USCG pursues legal action for stranded tugs

Danielle M. Bouchard. Credit: IHS Markit

The United States Coast Guard (USCG) is pursuing enforcement action against oil and petroleum shipping firm Bouchard Transportation after it failed to comply with a captain of the port order for one of its two vessels anchored near Port Arthur, Texas.

The tugs Kim M. Bouchard and Danielle M. Bouchard have been at anchor since mid-December with their associated barges. There are no known plans to move the vessels and crew members have gone unpaid since January – raising concerns for their well-being and the local environment. Combined, the tugs and barges are carrying nearly 200,000 gallons of oil, gas, and other potential pollutants.

Captain Jacqueline Twomey, captain of Port Arthur, issued captain of the port orders to both vessels on 10 February to resolve issues with staffing and safety. Danielle M. Bouchard’s order was amended to require additional repairs or to be moored at a dock. Twomey granted a three-day extension to the order for the vessel at the company’s request.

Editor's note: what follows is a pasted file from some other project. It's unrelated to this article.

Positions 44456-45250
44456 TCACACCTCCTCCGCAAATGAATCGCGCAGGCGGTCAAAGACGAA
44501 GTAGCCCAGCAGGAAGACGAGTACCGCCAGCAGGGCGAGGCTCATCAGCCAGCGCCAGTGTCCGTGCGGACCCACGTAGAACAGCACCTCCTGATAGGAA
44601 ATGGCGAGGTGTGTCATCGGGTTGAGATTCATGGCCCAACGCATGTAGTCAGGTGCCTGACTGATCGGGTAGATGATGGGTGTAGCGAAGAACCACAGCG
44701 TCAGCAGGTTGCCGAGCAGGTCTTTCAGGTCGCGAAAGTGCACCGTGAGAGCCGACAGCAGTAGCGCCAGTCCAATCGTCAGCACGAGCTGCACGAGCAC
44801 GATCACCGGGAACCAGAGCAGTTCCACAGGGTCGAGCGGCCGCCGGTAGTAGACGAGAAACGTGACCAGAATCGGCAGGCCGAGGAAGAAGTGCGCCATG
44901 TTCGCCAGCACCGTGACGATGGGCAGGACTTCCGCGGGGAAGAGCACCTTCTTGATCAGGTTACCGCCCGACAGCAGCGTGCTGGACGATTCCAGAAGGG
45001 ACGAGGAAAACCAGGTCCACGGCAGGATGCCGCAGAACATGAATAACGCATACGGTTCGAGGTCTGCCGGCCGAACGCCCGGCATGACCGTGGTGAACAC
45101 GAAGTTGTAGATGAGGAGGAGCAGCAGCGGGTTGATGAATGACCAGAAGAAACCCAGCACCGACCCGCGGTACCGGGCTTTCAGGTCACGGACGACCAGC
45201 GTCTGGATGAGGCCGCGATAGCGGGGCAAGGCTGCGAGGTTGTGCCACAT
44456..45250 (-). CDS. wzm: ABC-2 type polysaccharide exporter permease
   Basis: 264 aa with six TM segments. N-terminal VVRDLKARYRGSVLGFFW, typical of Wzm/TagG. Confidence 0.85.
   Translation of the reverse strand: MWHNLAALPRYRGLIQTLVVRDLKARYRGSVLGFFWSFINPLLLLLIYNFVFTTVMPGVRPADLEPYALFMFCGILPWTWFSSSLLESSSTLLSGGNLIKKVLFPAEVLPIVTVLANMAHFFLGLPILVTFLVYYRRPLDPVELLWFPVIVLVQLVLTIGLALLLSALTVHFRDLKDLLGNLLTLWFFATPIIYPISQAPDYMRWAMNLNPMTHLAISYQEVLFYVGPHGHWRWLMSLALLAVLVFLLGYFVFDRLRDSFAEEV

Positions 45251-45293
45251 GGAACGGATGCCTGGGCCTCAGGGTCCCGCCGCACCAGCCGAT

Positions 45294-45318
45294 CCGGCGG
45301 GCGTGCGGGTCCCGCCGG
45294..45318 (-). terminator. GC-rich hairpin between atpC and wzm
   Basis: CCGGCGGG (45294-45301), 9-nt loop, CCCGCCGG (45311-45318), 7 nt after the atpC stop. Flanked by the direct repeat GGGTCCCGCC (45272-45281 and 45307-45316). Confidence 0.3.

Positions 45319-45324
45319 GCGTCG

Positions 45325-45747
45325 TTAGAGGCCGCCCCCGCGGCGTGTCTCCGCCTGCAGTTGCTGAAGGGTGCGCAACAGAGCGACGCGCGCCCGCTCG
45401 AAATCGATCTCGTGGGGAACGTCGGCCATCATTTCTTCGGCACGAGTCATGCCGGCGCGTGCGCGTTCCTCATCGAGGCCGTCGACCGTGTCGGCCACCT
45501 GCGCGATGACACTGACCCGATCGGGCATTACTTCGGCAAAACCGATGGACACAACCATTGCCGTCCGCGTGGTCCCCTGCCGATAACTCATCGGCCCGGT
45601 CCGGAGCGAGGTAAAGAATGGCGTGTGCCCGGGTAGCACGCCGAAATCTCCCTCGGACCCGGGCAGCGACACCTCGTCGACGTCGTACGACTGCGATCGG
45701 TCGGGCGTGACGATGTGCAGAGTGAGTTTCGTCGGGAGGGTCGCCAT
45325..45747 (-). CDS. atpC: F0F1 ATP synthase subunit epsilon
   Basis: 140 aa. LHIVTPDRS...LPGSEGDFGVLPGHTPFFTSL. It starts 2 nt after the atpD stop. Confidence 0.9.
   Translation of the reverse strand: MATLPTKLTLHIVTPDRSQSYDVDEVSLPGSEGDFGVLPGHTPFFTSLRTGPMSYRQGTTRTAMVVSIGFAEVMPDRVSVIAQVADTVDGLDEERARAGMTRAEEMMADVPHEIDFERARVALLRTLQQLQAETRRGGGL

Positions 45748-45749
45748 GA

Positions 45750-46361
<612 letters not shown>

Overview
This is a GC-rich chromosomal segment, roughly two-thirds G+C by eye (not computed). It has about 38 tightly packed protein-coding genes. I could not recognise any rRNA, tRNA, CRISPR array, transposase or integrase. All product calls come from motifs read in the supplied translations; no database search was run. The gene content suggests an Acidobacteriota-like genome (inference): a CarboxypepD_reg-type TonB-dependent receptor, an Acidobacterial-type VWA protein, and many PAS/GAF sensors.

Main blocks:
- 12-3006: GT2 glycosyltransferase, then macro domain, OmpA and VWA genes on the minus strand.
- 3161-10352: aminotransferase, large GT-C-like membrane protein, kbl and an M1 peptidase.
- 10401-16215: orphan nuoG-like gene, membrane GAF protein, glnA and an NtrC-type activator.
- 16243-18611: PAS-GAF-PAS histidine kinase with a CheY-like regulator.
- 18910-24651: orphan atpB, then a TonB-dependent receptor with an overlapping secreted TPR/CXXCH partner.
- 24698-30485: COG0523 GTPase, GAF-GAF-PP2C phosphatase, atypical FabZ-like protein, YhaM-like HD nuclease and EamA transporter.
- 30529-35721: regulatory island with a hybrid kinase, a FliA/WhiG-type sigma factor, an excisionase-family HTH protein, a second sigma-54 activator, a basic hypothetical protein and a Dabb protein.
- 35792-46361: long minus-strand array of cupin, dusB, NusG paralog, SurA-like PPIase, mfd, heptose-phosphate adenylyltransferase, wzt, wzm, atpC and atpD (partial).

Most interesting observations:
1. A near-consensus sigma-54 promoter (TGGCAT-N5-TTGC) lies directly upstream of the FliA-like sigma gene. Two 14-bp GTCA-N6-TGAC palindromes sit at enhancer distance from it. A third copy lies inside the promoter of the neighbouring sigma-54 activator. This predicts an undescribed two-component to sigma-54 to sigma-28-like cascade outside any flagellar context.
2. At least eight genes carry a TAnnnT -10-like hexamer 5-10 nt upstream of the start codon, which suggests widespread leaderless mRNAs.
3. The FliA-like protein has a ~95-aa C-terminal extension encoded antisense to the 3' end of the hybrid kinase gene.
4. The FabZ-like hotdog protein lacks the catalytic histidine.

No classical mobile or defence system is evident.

However, Bouchard Transportation failed to comply by the extended deadline of Sunday. Twomey denied a second extension request. According to the USCG, multiple personnel are in daily contact with the crews of both tugs to ensure they’re safe and have sufficient provisions.

“The Coast Guard expects vessel owners to proactively manage the safety of their vessels and ensure operators have sufficient resources to maintain compliance with applicable requirements, and it is our responsibility to the public, professional mariners, and the marine transportation system to hold companies accountable when safety demands it,” said Twomey.

In accordance with the current captain of the port order, maximum civil penalties for the company may include fines of $94,219 for each violation and a class D felony punishable by up to six years in prison and a fine of up to $500,000.